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answers from San Francisco on

I know this sounds completely unhelpful and superficial, but I just thought about how bad I probably smelled in my day to day life and when kissing my boyfriend (I know your husband smokes, but I'm just sayin') I don't like to feel gross and somehow I just fixated on that and quit. Once I was a non-smoker for a few months, my sense of smell really returned and guess what? Smokers do stink. Best of luck to you!

3 moms found this helpful


answers from New York on

I had to change all my habits because if I did something that I associated with smoking the craving was overwhelming and I would fail. For example; I switched from coffee to tea, changed my routine in the morning and changed my routine after eating etc... I have not smoked in over 14 years. Quitting was the hardest thing that I ever did. First I changed my habits, once I broke the psycological triggers for smoking, I addressed the actual nicotine addiction, I used a 14mcg nicotine patch and that helped decrease the cravings to a manageable level. I remember feeling light headed and dizzy and tired when I first stopped smoking. It was strange. Prior to my success, I had many, many failed attempts. Now, smoking is one of my biggest regrets. I can't stand when I smell smoke on someone, it is such a dirty, disqusting smell, you will agree once you stop. Look up smokers lung on the internet and find one that is really ugly and print it and look at it often, also print a picture of a healthy pink lung. Talk to your doctor about the possibility of using an aide such as nicotine gum or a nicotine patch. Good Luck to you.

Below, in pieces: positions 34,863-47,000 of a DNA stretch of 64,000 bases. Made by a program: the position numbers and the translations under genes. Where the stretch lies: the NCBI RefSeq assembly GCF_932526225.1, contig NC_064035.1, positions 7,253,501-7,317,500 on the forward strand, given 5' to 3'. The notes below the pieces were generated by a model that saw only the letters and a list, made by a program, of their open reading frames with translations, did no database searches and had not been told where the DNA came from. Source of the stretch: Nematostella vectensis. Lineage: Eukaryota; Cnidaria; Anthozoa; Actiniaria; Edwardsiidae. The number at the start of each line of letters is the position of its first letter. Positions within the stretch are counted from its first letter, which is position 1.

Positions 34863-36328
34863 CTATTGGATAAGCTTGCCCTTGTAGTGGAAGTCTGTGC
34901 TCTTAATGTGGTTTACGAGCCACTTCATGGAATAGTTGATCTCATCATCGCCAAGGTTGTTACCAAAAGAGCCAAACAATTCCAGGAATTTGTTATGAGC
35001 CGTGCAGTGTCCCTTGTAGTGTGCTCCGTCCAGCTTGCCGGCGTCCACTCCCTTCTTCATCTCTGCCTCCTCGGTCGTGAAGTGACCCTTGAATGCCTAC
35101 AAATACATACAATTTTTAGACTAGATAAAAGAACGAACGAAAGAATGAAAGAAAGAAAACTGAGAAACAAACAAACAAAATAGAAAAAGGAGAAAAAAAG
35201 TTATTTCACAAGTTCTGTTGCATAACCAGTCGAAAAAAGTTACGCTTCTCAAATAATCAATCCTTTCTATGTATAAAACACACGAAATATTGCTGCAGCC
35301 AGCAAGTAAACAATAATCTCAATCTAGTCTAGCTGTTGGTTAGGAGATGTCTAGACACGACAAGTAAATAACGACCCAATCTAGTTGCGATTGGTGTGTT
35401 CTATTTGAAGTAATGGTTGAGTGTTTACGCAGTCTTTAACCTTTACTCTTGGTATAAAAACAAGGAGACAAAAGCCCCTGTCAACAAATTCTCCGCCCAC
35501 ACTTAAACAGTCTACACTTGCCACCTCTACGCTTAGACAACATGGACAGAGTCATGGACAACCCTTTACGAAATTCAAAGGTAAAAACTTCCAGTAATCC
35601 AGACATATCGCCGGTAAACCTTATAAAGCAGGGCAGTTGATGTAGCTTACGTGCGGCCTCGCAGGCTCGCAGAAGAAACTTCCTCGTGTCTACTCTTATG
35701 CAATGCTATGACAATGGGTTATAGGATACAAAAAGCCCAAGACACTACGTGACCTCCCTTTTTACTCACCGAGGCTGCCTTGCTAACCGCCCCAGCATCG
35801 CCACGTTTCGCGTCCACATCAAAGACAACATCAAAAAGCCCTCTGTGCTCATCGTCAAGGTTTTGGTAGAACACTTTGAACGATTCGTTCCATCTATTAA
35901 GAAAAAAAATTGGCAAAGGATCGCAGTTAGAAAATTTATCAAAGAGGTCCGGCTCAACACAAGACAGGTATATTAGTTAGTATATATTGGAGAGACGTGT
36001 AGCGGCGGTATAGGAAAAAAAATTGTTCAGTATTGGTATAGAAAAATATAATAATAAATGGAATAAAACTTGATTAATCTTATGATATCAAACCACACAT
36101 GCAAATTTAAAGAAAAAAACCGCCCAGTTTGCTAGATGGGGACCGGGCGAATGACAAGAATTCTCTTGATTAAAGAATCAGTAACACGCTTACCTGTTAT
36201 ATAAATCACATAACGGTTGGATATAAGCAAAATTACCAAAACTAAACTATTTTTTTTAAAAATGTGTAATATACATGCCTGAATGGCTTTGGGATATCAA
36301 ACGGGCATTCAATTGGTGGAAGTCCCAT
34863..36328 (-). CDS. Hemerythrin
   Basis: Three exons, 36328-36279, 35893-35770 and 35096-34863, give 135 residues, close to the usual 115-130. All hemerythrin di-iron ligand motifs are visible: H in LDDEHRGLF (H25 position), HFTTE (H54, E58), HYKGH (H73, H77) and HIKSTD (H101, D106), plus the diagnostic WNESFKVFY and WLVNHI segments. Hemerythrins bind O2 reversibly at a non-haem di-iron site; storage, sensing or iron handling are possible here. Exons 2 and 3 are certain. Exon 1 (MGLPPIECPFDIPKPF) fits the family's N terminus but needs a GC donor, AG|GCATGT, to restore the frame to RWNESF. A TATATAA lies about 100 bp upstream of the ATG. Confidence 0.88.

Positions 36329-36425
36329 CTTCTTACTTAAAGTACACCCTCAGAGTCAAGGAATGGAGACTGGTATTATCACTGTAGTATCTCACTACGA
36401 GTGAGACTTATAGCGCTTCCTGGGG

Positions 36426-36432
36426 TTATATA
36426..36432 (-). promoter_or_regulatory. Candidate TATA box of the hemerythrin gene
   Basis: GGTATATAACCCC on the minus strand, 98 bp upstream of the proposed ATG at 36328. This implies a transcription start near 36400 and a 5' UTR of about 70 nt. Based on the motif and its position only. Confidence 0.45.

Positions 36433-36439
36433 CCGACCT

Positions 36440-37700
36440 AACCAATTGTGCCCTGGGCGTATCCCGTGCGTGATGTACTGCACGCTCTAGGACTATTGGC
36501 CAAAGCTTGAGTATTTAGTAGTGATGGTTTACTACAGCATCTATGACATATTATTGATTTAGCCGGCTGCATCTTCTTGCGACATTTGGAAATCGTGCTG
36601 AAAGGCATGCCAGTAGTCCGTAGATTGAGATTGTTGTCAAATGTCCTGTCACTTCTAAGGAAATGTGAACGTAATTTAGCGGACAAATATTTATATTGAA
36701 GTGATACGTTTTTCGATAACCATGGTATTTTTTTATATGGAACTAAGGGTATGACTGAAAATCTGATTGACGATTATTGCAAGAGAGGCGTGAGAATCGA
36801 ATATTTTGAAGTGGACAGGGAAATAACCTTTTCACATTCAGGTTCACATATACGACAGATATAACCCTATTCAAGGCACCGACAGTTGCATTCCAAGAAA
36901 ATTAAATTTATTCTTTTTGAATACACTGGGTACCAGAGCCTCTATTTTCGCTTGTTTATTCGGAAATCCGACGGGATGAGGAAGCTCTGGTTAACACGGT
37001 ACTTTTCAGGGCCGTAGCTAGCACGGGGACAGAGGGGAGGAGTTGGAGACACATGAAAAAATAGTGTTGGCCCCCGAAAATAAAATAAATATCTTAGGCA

2 moms found this helpful


answers from Chicago on

I used a step down patch. a little expensive yes, but cheaper than smoking even for the next year, much less the next 20. I quit 17 years ago for good, after quitting many times before (anywhere from a month to 2 years). Sure, the obvious motivator was a longer life of good health, but it was the short terms things that got me to do it. Feeling better, not stinking, not spending the money, not having something control me like the nicotine did. Having my kids, sealed the deal. Here's the thing: Once you quit you really can never smoke again. I fooled myself into thinking I could have one drag, then just one cigarette and then I had totally fallen off the wagon -- over a dozen times. Every time (even the times I quit for one year and two years) I tricked myself into thinking just a little hit won't matter -- but I was wrong it just led me back to smoking. So I haven't had one puff of a cigarette since. And that's a very good thing. The patch takes care of the cravings, chewing gum, a cinnamon stick, a plastic cigarette, knitting -- find whatever works to take care of the oral/manual part of the addiction. Good Luck.